COURTESY  PHOTOTales of old San Francisco make up the fun “Barbary Coast Revue

COURTESY PHOTOTales of old San Francisco make up the fun “Barbary Coast Revue

Plucky ‘Barbary Coast Revue’ could use better digs

“The Barbary Coast Revue” at Sub/Mission Gallery is a diamond in rough. Make that a gold nugget in the rough, since that is the currency frequently traded in the show. More raucous than a dusty historical re-enactment, slightly less silly than “Beach Blanket Babylon,” the show nevertheless owes a nod to the latter as it tells the tale of plucky, adventurous types seeking fame, fortune and, of course, true love in foggy San Francisco.

The protagonists are Alma De Bretteville, of Union Square’s Victory high-flying statue and the Spreckels fortune, and Jerry “The Professor” Thomas, Portsmouth Square bartender from 1849 to 1851.

The pair meets cute in a rowboat on the Bay, breaks up and then realizes they’ve lost their true love and must find it again. Of course these two never actually met. He died in 1885 and she was not born until 1881. Still, they make a cute couple.

Swirling around them are San Francisco icons such as cigar-puffing, fireman-loving Lillian Coit (yes, of the Tower), the Emperor Norton, the double-entendred James “Shanghai” Kelly, who sold men into Chinese seafaring slavery, and journalist Samuel Clemens, aka Mark Twain, who lived in San Francisco in the 1860s.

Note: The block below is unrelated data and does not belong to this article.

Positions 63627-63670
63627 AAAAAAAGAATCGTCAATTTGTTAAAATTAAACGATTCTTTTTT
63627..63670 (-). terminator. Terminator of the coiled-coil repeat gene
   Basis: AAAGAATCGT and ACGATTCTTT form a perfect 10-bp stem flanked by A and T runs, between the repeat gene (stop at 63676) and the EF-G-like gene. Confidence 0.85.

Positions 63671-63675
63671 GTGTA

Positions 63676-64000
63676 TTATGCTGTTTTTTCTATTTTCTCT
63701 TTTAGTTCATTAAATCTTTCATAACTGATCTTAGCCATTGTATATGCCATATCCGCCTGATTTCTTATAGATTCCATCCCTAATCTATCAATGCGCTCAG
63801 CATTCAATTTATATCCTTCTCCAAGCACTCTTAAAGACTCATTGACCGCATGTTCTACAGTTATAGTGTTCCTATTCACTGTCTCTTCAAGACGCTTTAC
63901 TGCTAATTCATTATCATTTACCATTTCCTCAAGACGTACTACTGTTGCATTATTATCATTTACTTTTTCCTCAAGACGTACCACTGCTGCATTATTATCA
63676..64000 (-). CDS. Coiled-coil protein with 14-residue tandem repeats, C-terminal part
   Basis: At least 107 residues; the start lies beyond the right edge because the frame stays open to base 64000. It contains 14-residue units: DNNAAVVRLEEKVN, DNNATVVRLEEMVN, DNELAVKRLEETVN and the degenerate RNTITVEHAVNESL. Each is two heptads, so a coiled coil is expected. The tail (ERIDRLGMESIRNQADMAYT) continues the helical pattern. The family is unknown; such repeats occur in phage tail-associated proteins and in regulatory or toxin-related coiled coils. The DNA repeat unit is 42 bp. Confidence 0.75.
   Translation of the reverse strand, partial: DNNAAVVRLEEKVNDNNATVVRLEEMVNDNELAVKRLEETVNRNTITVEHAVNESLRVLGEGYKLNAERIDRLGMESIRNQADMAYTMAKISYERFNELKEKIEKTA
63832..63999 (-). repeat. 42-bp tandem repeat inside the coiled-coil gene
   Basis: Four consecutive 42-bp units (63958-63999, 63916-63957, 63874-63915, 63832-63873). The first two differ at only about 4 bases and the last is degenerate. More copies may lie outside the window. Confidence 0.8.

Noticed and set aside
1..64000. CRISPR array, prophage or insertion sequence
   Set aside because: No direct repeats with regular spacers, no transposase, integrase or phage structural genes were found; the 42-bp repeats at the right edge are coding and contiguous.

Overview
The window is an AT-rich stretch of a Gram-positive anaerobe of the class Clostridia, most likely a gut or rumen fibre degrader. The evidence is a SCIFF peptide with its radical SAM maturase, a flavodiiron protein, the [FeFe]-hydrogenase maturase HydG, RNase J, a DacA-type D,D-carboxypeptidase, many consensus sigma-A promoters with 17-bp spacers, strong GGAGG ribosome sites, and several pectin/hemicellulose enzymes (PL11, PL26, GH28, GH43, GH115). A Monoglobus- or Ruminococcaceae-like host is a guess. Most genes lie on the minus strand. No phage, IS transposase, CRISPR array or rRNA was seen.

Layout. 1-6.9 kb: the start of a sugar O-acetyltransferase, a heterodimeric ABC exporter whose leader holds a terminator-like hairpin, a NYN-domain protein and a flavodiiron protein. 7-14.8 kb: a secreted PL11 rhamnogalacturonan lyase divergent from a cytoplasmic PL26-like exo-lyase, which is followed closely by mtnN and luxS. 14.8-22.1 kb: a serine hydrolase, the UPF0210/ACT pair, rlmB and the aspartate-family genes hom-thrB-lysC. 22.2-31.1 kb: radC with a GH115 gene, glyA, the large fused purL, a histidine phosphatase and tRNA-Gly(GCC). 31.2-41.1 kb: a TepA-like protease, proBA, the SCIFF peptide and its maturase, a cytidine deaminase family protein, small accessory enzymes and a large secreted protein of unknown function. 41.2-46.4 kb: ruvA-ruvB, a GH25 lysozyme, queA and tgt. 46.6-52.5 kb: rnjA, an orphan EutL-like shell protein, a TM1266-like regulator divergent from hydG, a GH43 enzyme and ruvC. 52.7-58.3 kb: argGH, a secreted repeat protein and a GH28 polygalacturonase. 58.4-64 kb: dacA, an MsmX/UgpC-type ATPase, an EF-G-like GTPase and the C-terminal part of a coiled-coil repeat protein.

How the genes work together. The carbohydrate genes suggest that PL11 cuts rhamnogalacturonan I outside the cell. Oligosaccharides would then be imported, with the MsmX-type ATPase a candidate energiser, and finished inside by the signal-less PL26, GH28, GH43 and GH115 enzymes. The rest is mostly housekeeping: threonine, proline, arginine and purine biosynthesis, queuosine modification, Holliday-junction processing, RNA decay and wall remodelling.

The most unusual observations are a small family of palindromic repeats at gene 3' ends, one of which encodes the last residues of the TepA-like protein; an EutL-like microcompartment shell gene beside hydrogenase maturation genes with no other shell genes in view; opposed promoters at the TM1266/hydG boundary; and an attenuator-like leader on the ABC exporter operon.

Danny Kennedy’s Twain leads the sextet as a wry, dry rock-and-roll troubadour, observing, narrating, participating and accompanying the evening on an amped acoustic guitar. He’s a sage, comic everyman who provides the production’s anchor.

Stephanie Rapa makes for a saucy, sassy goodtime girl as Alma, the woman who coined the term “sugar daddy,” and Andrew Lampl is the endearing, hyper-kinetic nebbish who hates her sins but loves the sinner. Both bring some of the strongest voices and acting chops to the performance.

Stacey Kennedy as Coit and Evan Kaminsky as Kelly have the look and attitude down pat, but neither is a strong singer or actor, which becomes seriously disconcerting at times. (Playwright-director Blake Wiers filled the role of Norton at the last minute in the performance I attended.)

Being a revue, there is music and tongue is firmly in cheek as existing pop ballads from the 1980s and ‘90s by groups like Starship and Journey are tweaked or parodied to provide the score. “We built this city on rocks of gold!” is a frequent refrain. (Sing-along is encouraged.)

It’s sassy. It’s funny. It goes down easy. The challenge will be the venue, which looks to be an uninviting construction site in the Mission. You wander through a desolate looking club, through some dingy doors and around a creepy corner before you get to the smiling faces of the bartender and company.

If the production can create a more welcoming venue and tighten up some of the performances, this revue could become an entertaining way to start a Saturday night Mission crawl.

IF YOU GO

The Barbary Coast Revue

Where: Sub/Mission Gallery, 2183 Mission St., S.F.

When: 8 p.m. Saturdays; closes Nov. 29

Tickets: $20

Contact: www.barbarycoastrevue.com

artsBarbary Coast RevueBlake WiersSub/Mission Gallery

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